In 1997, displaying his strong commitment to communal relations in the face of intimidation, Sunil refused to bow to extortion by a right-wing Hindu group that wanted him to fund the killing of a Muslim man from his gas compensation money. In turn, they threatened Sunil’s life, and his mental health took a turn for the worse. He was diagnosed with paranoid schizophrenia; mental illness is common among those affected by the Bhopal gas disaster. Sunil began treatment at Sambhavna Clinic, and seemed to be improving. He also became a beloved member of the Sambhavna community, sometimes attending staff meetings and picnics. He was troubled by voices, and by constant fear and paranoia, and yet would still show courage to defend those he loved. When his activist friend had a bomb thrown at him whilst driving, Sunil insisted on riding on the back of his motorcycle for a month to keep lookout.
Sunil struggled and suffered terribly with his illness, but never lost his sense of humor. He was fully aware that the voices he heard were not real, but could not in the end control them. He made multiple suicide attempts and was finally successful. He left a note asserting that he was committing suicide because he was mentally unsound, but doing so with all his wits about him.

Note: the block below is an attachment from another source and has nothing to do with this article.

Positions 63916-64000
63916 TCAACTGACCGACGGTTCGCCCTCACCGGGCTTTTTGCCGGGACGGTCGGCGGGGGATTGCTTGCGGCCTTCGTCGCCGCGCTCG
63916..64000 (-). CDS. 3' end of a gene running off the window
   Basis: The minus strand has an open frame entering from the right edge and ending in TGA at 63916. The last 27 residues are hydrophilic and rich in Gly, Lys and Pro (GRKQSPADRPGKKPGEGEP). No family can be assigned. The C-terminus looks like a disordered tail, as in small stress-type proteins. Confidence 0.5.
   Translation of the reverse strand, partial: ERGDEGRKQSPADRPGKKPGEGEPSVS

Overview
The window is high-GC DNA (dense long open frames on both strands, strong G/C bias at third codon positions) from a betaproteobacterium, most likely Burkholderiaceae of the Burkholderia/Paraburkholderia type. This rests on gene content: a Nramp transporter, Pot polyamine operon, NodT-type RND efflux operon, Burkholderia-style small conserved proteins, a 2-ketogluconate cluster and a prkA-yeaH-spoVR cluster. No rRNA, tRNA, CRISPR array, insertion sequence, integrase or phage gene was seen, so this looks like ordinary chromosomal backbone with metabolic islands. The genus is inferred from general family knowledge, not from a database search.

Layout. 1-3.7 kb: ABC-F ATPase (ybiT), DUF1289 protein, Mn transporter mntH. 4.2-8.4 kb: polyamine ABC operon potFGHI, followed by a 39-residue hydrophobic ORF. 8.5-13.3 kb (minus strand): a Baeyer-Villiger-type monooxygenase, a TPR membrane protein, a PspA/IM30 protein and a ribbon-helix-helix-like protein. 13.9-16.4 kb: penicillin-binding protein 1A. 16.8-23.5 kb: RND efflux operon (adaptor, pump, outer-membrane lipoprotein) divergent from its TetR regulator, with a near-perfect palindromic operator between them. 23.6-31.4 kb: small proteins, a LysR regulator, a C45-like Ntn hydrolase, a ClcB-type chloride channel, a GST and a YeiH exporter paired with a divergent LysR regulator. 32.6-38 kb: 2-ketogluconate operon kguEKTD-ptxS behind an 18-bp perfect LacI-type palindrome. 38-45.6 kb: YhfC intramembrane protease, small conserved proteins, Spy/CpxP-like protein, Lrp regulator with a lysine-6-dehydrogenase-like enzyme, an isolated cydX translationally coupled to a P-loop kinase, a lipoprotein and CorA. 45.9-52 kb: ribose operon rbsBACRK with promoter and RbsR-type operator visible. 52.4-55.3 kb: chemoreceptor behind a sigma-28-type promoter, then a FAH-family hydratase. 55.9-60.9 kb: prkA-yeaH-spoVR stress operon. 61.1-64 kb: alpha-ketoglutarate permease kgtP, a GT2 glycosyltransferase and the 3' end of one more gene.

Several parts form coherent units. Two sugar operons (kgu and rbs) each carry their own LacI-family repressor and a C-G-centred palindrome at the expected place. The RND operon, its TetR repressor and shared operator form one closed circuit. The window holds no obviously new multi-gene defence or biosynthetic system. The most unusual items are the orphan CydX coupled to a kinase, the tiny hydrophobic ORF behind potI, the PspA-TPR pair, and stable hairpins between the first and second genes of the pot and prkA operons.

Sunil is survived by his younger brother Sanjay Verma, with whom he was living at the time, by his sister Mamta Verma, his brother-in-law Shiv Prakash Verma and their two children. He also leaves behind a large and loving community at Sambhavna, in Bhopal, and around the world. At his funeral, people of all religions, and leaders of organizations across Bhopal, came together to pay tribute to a remarkable man. Sunil struggled against the greatest of odds, and was an incredible example of strength, compassion, humor and intelligence in the face of unbelivable adversity. His death is an enormous loss and terrible tragedy. He will be sorely missed.